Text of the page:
Moving CPOE design into the real world to prevent patient harm

Doc and computer

Computerized provider order entry (CPOE) systems can introduce unintended patient harms and it will take more than better design to eliminate them, according to Robert L. Wears, a professor in the Department of Emergency Medicine at the University of Florida.

Systems are designed based on “work-as-imagined”--an order is placed electronically and the appropriate department carries it out--yet “work-as-done” reflects what actually happens in the real world, Wears writes in an article posted recently to the Agency for Healthcare Research and Quality's Patient Safety Network.

He tells of an intern inexperienced on a CPOE system who ordered "CT Abdomen and Pelvis with contrast" from a long drop-down list when she wanted oral contrast, which she ordered separately, but not intravenous contrast. Unfortunately, this included both oral and intravenous contrast bundled with the scan, and the patient developed signs of contrast nephropathy.

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Interface flaws can introduce picklist errors, such as having entries too close together, lists that are too long, entries that are worded too similarly or even misalignment of entries for a person standing rather than sitting.

Good picklists, Wears says, use clean typography with good contrast, well-spaced entries, carefully worded choices and require minimal scrolling.

He urges system administrators to monitor order/cancel/reorder triples--how often a provider places an order, realizes it’s incorrect, cancels it and places a different order--which he says are a sign of picklist problems.

In the real world, when an order is placed, generally a nurse “fiddles” with it, he says, clarifying facts with the physician (Did you want oral contrast AND intravenous contrast? Just oral? Just intravenous?)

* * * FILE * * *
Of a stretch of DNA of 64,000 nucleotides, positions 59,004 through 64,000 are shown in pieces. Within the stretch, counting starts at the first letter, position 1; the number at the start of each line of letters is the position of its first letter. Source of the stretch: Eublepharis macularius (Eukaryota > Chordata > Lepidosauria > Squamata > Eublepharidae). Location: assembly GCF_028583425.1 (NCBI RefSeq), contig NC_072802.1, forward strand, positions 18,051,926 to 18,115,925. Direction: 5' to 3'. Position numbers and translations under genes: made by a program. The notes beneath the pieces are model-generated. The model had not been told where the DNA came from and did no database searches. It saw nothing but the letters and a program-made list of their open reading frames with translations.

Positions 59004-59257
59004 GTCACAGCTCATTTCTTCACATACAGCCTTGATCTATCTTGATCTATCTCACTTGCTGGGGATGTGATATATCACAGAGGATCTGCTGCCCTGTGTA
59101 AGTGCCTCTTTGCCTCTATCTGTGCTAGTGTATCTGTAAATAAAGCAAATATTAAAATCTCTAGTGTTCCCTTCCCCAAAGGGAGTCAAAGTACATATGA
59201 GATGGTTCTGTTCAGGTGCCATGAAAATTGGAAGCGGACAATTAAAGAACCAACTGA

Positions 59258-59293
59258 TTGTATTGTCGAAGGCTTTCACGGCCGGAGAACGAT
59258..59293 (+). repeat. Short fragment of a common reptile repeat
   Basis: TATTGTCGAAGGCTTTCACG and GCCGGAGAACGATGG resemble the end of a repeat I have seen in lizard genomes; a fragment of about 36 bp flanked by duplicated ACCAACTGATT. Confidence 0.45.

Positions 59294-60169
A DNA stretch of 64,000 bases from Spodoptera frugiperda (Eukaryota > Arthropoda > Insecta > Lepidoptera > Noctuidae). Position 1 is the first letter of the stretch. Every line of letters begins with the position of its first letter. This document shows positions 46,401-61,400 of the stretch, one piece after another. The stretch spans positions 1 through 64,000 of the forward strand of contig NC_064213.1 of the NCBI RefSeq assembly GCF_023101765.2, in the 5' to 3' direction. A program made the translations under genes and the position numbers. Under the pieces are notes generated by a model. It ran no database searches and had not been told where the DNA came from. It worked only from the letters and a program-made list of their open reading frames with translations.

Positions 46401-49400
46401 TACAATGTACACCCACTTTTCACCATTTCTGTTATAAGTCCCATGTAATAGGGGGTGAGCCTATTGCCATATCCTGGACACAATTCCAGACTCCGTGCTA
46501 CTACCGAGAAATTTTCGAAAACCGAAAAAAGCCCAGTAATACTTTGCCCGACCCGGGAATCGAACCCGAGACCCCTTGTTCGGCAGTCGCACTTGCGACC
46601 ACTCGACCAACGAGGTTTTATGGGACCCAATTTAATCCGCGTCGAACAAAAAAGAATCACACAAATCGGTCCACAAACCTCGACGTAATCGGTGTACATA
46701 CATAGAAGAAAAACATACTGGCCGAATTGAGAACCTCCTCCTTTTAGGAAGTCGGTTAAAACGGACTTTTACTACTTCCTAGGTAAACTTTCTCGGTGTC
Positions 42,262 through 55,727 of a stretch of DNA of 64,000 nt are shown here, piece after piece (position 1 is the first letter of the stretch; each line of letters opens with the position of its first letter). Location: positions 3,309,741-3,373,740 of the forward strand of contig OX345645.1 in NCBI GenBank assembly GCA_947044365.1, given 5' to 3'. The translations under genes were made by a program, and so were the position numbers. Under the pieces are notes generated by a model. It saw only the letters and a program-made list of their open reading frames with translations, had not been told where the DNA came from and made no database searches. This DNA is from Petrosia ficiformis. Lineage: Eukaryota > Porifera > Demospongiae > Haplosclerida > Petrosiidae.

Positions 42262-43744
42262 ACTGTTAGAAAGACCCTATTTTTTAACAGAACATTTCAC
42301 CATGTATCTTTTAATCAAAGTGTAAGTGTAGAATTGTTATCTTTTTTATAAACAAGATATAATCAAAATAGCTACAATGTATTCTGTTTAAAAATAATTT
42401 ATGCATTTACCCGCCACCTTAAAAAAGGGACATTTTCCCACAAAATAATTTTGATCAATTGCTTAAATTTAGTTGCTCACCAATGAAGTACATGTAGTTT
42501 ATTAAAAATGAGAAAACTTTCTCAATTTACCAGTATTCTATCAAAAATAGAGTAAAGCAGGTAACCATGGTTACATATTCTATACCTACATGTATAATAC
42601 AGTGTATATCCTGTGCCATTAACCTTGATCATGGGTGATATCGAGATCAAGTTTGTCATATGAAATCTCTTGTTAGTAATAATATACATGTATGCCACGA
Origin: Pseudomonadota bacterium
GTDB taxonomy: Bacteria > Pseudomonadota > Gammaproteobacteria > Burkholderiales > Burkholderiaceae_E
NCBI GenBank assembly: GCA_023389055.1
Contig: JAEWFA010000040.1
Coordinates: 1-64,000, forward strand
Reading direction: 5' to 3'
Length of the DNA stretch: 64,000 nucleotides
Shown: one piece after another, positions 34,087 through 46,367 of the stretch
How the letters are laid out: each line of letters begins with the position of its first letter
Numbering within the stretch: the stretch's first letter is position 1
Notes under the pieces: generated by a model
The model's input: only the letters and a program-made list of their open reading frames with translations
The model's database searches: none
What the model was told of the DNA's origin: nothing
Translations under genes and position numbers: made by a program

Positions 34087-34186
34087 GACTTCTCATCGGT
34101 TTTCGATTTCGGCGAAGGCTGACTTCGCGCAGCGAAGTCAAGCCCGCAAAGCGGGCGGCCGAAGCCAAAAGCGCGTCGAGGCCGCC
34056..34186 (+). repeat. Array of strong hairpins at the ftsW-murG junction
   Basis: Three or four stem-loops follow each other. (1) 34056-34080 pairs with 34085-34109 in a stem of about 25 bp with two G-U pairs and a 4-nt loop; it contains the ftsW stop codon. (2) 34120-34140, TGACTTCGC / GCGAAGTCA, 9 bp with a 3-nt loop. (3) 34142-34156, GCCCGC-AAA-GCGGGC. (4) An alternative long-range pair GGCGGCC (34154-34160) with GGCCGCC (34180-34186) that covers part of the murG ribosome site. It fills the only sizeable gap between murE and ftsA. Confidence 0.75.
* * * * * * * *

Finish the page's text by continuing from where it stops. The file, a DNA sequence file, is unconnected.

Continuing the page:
More empirical studies and observations of real clinical work will be required to move closer to truly represent “work-as-done” in clinical systems, he says.

Still, research published online last month in the Journal of the American Medical Informatics Association seems to support the claims made by Wears. For the study--with contributors from Atrius Health, Brigham and Women’s Hospital, Columbia University Medical Center, Kaiser Permanente Northwest, Partners HealthCare, the University of Illinois at Chicago and the University of Pennsylvania--researchers reviewed all patient medication error reports from six sites participating in a Food and Drug Administration-sponsored project examining CPOE safety.

Of 2,522 reports of errors in the medication ordering phase, more than half (51.9 percent) were related to CPOE. Of these, CPOE facilitated the error in 13.1 percent and potentially could have prevented the error in 86.9 percent.

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